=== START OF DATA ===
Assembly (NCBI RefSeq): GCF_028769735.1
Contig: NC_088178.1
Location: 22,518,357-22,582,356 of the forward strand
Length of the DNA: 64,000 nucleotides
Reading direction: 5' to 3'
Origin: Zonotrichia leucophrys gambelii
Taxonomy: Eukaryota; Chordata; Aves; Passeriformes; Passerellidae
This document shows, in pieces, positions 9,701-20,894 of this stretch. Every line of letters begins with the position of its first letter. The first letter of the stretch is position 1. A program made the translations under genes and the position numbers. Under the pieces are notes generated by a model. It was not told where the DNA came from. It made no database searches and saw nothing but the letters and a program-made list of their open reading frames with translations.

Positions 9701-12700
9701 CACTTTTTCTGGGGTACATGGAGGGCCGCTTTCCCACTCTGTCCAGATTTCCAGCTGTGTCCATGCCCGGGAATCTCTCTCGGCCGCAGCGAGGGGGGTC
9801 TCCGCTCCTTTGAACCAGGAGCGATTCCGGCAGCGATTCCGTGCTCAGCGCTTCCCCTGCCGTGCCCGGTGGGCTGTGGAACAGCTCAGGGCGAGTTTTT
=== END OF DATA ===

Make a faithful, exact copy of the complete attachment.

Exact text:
Assembly (NCBI RefSeq): GCF_028769735.1
Contig: NC_088178.1
Location: 22,518,357-22,582,356 of the forward strand
Length of the DNA: 64,000 nucleotides
Reading direction: 5' to 3'
Origin: Zonotrichia leucophrys gambelii
Taxonomy: Eukaryota; Chordata; Aves; Passeriformes; Passerellidae
This document shows, in pieces, positions 9,701-20,894 of this stretch. Every line of letters begins with the position of its first letter. The first letter of the stretch is position 1. A program made the translations under genes and the position numbers. Under the pieces are notes generated by a model. It was not told where the DNA came from. It made no database searches and saw nothing but the letters and a program-made list of their open reading frames with translations.

Positions 9701-12700
9701 CACTTTTTCTGGGGTACATGGAGGGCCGCTTTCCCACTCTGTCCAGATTTCCAGCTGTGTCCATGCCCGGGAATCTCTCTCGGCCGCAGCGAGGGGGGTC
9801 TCCGCTCCTTTGAACCAGGAGCGATTCCGGCAGCGATTCCGTGCTCAGCGCTTCCCCTGCCGTGCCCGGTGGGCTGTGGAACAGCTCAGGGCGAGTTTTT